If someone is hurting you, doing things to you against your will or being mean to you, tell someone: your parents, your friends, trusted teachers or other staff at school. You should also tell someone if you’re worried about someone else (another child you know, or even an adult).
At St James’ Primary, the staff with special training to help you to be safe are Miss Beatson, Mrs Walshaw, Mrs Valentine, Mrs Small and Mrs Bald. You can email for help or advice: firstname.lastname@example.org
You don’t have to speak to those members of staff – any adult in school will be able to help you.
If you don’t want to speak to someone in school, there are other ways to help. You could try calling Childline or click on the link here. (Their website is full of useful advice about friendships, stress and anxiety, and loads of other useful stuff.)
If you’re being bullied online, or if you have any concerns about things on the internet, speak to a trusted adult, call the police or use this link:
The YoungMinds crisis messenger service provides free, 24/7 crisis support across the UK. If you’re experiencing a mental health crisis and need support, you can text YM to 85258.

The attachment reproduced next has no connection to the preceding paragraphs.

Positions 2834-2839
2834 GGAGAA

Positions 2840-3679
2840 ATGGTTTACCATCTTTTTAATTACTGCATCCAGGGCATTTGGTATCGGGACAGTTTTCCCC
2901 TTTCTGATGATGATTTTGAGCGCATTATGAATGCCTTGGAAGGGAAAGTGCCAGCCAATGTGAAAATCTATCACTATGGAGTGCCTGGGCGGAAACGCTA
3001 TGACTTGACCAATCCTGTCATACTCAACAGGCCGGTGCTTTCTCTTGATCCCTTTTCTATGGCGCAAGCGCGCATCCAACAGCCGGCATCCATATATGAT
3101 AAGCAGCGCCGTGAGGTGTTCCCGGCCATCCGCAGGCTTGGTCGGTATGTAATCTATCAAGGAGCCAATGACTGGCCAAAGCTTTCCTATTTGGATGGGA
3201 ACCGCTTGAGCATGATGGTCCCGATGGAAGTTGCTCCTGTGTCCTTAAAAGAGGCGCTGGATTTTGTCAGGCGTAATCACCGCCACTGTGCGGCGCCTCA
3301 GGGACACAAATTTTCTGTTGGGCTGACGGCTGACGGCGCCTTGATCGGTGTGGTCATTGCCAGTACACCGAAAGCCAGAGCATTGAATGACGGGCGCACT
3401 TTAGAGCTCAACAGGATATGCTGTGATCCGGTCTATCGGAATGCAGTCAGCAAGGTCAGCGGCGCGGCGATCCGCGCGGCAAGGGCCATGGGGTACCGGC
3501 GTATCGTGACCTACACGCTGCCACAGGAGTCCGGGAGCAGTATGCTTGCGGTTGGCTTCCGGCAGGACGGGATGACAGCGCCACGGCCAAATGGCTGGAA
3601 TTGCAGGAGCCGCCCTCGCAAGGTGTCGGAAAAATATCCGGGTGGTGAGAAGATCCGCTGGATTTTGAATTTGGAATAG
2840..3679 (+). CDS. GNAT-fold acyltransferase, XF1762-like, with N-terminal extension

When we’re talking about bullying, don’t forget what STOP means in our school:
- the definition: Several Times On Purpose
- the solution: Start Telling Other People
Finally, there’s an independent helpline for people who have experienced sexual abuse in a school or other educational setting: 0800 136 663. You can also email: email@example.com. The helpline provides both children and adults who have experienced sexual abuse in schools with support and advice, including onward action such as contacting the police if they wish to. The helpline also provides support to parents and professionals. Anyone who gets in touch through this dedicated helpline will also be signposted to other relevant support services available, including Childline, which provides ongoing support and counselling to children and young people.